7.2/10
13,578
192 user 94 critic

The Dish (2000)

PG-13 | | Comedy, Drama, History | 4 May 2001 (USA)
A remote Australian community, populated by quirky characters, plays a key role in the first Apollo moon landing.

Director:

Writers:

(conceived and written by), (conceived and written by) | 2 more credits »

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From $2.00 (SD) on Amazon Video

ON DISC
3 wins & 11 nominations. See more awards »
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Cast

Cast overview, first billed only:
...
Billy Mitchell ...
Cameron
...
Miss Nolan
Christopher-Robin Street ...
Damien
Luke Keltie ...
Graeme
Naomi Wright ...
Melanie
Ben Wright-Smith ...
Nicholas
Beverley Dunn ...
Secretary (voice)
Grant Thompson ...
Mr. Callen
Bille Brown ...
...
Newspaper Reporter
Kevin Harrington ...
Tom Long ...
...
...
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Storyline

In the days before the July 19, 1969 space mission that marked humankind's first steps on the moon, NASA was working with a group of Australian technicians who had agreed to rig up a satellite interface. That the Aussies placed the satellite dish smack dab in the middle of an Australian sheep farm in the boondocks town of Parkes was just one of the reasons that NASA was concerned. Based on a true story, The Dish takes a smart, witty, comical look at the differing cultural attitudes between Australia and the U.S. while revisiting one of the greatest events in history. Written by Anonymous

Plot Summary | Plot Synopsis

Taglines:

As Neil Armstrong set foot on the moon, our only link was a satellite dish in rural Australia with a few bugs (And a few hundred sheep). See more »

Genres:

Comedy | Drama | History

Motion Picture Rating (MPAA)

Rated PG-13 for brief strong language | See all certifications »

Parents Guide:

 »
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Details

Country:

Language:

Release Date:

4 May 2001 (USA)  »

Also Known As:

Antena  »

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Box Office

Opening Weekend USA:

$70,612, 18 March 2001, Limited Release

Gross USA:

$2,252,970, 8 July 2001
See more on IMDbPro »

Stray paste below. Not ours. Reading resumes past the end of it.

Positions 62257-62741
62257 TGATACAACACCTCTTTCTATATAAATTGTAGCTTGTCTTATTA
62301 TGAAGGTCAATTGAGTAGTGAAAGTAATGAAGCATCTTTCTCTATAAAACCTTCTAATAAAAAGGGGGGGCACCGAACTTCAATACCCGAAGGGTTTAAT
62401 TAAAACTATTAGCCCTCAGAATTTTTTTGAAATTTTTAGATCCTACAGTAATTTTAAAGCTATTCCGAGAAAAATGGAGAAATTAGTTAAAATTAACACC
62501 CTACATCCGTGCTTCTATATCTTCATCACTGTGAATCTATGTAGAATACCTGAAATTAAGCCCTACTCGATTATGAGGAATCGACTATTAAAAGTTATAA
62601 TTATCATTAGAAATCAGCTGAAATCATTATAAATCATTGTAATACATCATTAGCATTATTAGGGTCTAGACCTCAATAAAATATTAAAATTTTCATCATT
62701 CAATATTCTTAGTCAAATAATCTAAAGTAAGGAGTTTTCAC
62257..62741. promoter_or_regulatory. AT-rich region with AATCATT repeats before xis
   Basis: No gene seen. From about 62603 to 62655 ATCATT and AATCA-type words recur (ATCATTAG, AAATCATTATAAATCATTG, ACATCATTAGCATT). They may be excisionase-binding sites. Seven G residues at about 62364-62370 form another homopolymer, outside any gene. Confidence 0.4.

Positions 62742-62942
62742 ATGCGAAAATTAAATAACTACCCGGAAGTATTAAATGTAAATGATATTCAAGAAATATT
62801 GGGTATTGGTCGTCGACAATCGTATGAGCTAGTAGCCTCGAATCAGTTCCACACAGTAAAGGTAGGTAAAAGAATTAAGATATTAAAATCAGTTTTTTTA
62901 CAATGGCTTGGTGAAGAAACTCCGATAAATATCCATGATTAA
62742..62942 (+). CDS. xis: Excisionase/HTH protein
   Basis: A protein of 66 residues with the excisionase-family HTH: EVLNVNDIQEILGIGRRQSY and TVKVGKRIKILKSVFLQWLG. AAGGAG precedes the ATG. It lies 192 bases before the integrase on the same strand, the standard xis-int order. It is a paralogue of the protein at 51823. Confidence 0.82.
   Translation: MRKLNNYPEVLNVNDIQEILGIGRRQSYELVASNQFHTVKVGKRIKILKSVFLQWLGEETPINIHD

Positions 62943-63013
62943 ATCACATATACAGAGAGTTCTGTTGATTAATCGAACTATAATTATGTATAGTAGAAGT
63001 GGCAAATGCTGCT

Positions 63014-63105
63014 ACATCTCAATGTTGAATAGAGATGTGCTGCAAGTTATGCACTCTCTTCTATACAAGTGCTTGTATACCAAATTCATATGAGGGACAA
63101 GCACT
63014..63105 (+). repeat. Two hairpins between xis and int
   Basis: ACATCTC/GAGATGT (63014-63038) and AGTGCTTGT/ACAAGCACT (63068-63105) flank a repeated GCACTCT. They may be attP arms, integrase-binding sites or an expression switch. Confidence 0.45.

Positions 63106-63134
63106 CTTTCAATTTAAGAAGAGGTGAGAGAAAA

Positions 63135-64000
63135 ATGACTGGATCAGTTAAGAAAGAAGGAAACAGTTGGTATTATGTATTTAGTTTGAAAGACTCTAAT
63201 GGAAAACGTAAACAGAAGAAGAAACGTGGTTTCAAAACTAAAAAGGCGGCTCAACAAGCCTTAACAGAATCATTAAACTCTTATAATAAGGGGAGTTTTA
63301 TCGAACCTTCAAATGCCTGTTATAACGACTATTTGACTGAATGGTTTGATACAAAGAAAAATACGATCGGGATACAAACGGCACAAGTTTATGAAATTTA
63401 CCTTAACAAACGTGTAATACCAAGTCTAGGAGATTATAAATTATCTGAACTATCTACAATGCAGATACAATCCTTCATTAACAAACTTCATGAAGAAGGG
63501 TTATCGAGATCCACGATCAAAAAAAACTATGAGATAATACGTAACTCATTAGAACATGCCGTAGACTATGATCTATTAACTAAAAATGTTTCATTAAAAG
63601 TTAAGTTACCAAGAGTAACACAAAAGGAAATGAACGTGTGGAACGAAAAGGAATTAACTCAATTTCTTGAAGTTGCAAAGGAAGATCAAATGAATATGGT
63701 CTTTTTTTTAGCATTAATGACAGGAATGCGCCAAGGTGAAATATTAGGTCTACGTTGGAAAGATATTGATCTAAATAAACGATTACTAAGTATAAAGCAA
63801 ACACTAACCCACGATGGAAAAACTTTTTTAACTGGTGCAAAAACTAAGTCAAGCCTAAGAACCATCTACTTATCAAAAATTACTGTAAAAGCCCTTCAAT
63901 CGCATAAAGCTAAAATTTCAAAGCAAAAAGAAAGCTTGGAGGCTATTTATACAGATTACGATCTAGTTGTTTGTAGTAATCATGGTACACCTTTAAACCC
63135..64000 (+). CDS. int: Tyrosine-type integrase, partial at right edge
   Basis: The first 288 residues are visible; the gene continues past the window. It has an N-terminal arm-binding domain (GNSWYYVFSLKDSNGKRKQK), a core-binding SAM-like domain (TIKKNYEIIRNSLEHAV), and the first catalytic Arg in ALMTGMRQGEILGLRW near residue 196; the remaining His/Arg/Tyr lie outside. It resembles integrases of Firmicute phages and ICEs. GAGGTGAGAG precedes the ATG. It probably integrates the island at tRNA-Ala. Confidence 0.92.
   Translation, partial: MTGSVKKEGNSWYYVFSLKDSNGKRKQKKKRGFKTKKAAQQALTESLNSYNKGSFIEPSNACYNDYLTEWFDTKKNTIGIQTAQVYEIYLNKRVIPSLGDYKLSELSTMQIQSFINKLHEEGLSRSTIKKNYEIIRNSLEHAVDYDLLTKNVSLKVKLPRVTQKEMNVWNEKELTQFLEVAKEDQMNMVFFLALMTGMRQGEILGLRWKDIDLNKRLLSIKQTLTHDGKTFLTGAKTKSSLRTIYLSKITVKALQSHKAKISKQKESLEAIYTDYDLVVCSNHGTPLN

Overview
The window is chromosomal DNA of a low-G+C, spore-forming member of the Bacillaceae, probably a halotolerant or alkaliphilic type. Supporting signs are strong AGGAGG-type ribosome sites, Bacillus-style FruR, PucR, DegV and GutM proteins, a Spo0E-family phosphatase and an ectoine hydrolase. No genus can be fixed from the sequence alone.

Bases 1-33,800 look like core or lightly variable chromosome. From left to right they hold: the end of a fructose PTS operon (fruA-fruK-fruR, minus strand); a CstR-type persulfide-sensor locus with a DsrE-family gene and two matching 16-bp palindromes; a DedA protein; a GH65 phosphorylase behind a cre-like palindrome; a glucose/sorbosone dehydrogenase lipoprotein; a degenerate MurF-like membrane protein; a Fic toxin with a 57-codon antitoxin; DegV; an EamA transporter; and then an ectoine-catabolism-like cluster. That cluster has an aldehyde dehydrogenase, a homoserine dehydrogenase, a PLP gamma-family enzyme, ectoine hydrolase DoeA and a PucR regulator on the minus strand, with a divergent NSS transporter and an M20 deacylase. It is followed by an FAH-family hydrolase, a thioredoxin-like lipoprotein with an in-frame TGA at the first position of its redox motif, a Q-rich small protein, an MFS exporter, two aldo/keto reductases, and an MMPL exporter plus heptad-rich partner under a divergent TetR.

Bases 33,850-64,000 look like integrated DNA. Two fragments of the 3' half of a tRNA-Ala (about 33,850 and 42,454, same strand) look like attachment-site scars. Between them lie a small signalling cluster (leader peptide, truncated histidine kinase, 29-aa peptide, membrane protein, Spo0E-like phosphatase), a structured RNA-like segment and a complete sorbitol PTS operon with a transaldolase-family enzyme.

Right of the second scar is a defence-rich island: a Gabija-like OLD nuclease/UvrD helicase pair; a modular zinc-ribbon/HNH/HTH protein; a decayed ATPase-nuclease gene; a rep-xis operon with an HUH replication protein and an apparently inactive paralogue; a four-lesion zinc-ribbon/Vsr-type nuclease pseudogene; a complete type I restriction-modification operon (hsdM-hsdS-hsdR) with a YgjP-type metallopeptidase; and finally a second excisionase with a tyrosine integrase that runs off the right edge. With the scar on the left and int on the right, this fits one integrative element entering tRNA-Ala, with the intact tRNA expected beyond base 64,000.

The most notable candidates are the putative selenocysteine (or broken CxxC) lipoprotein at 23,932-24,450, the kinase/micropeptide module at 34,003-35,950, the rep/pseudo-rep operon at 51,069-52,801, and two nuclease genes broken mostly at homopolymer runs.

Company Credits

Show more on  »

Technical Specs

Runtime:

| (DVD)

Sound Mix:

| |

Color:

Aspect Ratio:

1.85 : 1
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Did You Know?

Trivia

Honeysuckle Creek Tracking Station south of Canberra had a 26m dish and is referred to during the movie. It was actually Honeysuckle which supplied the first 8 minutes of footage of the moon landing before Parkes took over. You can see the flicker on the screen if you watch the original footage as they change receiving dishes. Sadly little is left of Honeysuckle TS which also controlled Skylab. See more »

Goofs

Young Billy repeatedly refers to the Apollo launch vehicle as the 'Saturn V rocket' (pronouncing it as in the letter). The 'V' was the Roman numeral for 5 and was always pronounced as the number. See more »

Quotes

[first lines]
Worker: Excuse me sir, I'm afraid you've come in the wrong way.
Cliff Buxton: I'm sorry...
Worker: Yeah, this is the old entrance. The visitors center is back out and around to the left.
Cliff Buxton: Right well, I'll wander out then.
Worker: Well worth it. Some amazing times.
See more »

Crazy Credits

John Glenn (III), Neil Armstrong (I), Buzz Aldrin and Michael Collins (II) are credited by announcers in the flashback preceeding the Apollo 11 flight. See more »

Connections

Referenced in Dil Chahta Hai (2001) See more »

Soundtracks

Good Morning Starshine
(1966)
Written by Galt MacDermot / Gerome Ragni (lyrics) / James Rado (lyrics)
© 1966 EMI U Catalog Inc.
All rights administered by EMI Catalogue Partnership Australia Pty Limited
Licensed by EMI Music Publishing Australia Pty Limited
Performed by Oliver, (The London Cast of Hair)
© EMI Records Ltd
Licensed courtesy of EMI Music of Australia
See more »

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User Reviews

 
One small step for man, one giant leap for Parkes.
5 May 2003 | by See all my reviews

"The Dish" tells of a small group of people who operated a giant radio telescope in Parkes, NSW, Australia which captured the weak signals from the Apollo 11 1969 lunar landing and moon walk with its behemoth parabolic reflector. A light hearted and fun romp involving the scientists and the townsfolk, all buoyed by pride over their big dish and involvement with the historical NASA mission, "The Dish" relies heavily on the viewers sense of awe and nostalgia as the "...Giant leap for mankind" is taken. A easy-going and somewhat austere film which manages a subtle and lovely sense of humor and heart, "The Dish" will have broad appeal but should play best with those who remember July 20, 1969. (B)


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